|Prey landscapes help identify potential foraging habitats for leatherback turtles in the NE Atlantic|Witt, M.J.; Broderick, A.C.; Johns, D.J.; Martin, C.; Penrose, R.; Hoogmoed, M.S.; Godley, B.J. (2007). Prey landscapes help identify potential foraging habitats for leatherback turtles in the NE Atlantic. Mar. Ecol. Prog. Ser. 337: 231-243. dx.doi.org/10.3354/meps337231
In: Marine Ecology Progress Series. Inter-Research: Oldendorf/Luhe. ISSN 0171-8630; e-ISSN 1616-1599, meer
Dermochelys coriacea (Vandelli, 1761) [WoRMS]
leatherback turtle; Dermochelys coriacea; Bergmann's rule; gelatinous
|Auteurs|| || Top |
- Witt, M.J.
- Broderick, A.C.
- Johns, D.J.
- Martin, C.
- Penrose, R.
- Hoogmoed, M.S.
- Godley, B.J.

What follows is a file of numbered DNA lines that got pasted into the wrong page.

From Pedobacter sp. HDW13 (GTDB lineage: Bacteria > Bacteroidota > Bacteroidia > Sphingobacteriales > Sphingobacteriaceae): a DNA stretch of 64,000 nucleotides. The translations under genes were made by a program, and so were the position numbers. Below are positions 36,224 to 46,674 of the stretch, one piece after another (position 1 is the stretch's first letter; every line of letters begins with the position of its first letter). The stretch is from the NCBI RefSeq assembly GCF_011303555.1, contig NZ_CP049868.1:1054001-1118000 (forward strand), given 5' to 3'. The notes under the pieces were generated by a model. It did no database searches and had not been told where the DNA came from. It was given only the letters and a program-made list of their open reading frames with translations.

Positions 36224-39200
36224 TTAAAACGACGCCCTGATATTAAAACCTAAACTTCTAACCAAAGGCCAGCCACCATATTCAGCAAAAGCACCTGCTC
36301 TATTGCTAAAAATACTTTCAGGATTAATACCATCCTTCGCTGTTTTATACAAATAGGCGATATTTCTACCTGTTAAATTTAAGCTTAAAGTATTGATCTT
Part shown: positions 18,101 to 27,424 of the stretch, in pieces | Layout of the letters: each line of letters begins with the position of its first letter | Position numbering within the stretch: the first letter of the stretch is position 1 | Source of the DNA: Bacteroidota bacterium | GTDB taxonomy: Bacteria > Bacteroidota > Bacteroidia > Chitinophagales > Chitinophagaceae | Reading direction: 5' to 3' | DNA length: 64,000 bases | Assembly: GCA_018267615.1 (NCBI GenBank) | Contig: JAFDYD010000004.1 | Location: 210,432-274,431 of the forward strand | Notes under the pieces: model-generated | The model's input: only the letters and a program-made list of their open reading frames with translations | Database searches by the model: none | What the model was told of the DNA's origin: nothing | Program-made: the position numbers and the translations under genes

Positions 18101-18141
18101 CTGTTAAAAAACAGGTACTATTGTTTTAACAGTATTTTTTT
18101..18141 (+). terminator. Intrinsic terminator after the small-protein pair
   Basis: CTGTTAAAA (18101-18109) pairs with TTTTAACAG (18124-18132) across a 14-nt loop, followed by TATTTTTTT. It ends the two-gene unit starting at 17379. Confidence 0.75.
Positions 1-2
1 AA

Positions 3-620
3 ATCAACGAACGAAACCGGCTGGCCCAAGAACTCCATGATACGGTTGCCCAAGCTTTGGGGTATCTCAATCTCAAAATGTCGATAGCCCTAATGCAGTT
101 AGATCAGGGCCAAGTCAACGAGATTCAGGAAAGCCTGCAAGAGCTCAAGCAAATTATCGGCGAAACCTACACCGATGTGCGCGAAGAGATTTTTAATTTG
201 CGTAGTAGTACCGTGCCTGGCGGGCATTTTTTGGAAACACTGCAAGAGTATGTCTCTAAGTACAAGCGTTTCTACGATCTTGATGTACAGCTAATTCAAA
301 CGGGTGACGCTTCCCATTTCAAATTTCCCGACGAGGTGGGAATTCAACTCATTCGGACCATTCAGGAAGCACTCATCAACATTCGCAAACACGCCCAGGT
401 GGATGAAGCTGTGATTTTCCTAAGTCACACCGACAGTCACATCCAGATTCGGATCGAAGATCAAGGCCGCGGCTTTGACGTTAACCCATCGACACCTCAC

Identifying key marine megavertebrate habitats has become ever more important as concern increases regarding global fisheries bycatch and accelerated climate change. This will be aided by a greater understanding of the patterns and processes determining the spatiotemporal distribution of species of conservation concern. We identify probable foraging grounds for leatherback turtles in the NE Atlantic using monthly landscapes of gelatinous organism distribution constructed from Continuous Plankton Recorder Survey data. Using sightings data (n = 2013 records, 1954 to 2003) from 9 countries (UK, Ireland, France, Belgium, The Netherlands, Denmark, Germany, Norway and Sweden), we show sea surface temperatures of approximately 10 to 12°C most likely indicate the lower thermal threshold for accessible habitats during seasonal foraging migrations to high latitudes. Integrating maps of gelatinous plankton as a possible indicator of prey distribution with thermal tolerance parameters demonstrates the dynamic (spatial and temporal) nature of NE Atlantic foraging habitats. We highlight the importance of body size-related thermal constraints in structuring leatherback foraging populations and demonstrate a latitudinal gradient in body size (Bergmann's rule) where smaller animals are excluded from higher latitude foraging areas. We highlight the marine area of the European continental shelf edge as being both thermally accessible and prey rich, and therefore potentially supporting appreciable densities of foraging leatherbacks, with some suitable areas not yet extensively surveyed.